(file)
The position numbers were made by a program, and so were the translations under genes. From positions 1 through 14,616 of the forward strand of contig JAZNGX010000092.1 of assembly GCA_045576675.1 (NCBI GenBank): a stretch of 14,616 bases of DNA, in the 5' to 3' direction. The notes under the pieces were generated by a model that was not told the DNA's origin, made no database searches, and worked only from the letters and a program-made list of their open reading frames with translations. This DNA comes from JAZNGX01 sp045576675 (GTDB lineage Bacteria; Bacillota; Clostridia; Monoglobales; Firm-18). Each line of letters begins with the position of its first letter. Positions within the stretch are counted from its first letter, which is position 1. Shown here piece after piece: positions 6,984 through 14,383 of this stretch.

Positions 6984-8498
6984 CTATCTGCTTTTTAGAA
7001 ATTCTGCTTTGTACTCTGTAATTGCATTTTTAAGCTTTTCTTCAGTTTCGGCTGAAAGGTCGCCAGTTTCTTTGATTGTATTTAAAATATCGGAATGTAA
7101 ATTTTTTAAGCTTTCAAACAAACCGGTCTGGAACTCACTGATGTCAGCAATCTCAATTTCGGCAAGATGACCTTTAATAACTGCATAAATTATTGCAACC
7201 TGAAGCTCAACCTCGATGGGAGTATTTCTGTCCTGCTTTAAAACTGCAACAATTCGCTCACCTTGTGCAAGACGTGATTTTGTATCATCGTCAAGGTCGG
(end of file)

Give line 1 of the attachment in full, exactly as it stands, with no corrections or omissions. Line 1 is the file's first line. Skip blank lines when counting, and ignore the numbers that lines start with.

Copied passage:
The position numbers were made by a program, and so were the translations under genes. From positions 1 through 14,616 of the forward strand of contig JAZNGX010000092.1 of assembly GCA_045576675.1 (NCBI GenBank): a stretch of 14,616 bases of DNA, in the 5' to 3' direction. The notes under the pieces were generated by a model that was not told the DNA's origin, made no database searches, and worked only from the letters and a program-made list of their open reading frames with translations. This DNA comes from JAZNGX01 sp045576675 (GTDB lineage Bacteria; Bacillota; Clostridia; Monoglobales; Firm-18). Each line of letters begins with the position of its first letter. Positions within the stretch are counted from its first letter, which is position 1. Shown here piece after piece: positions 6,984 through 14,383 of this stretch.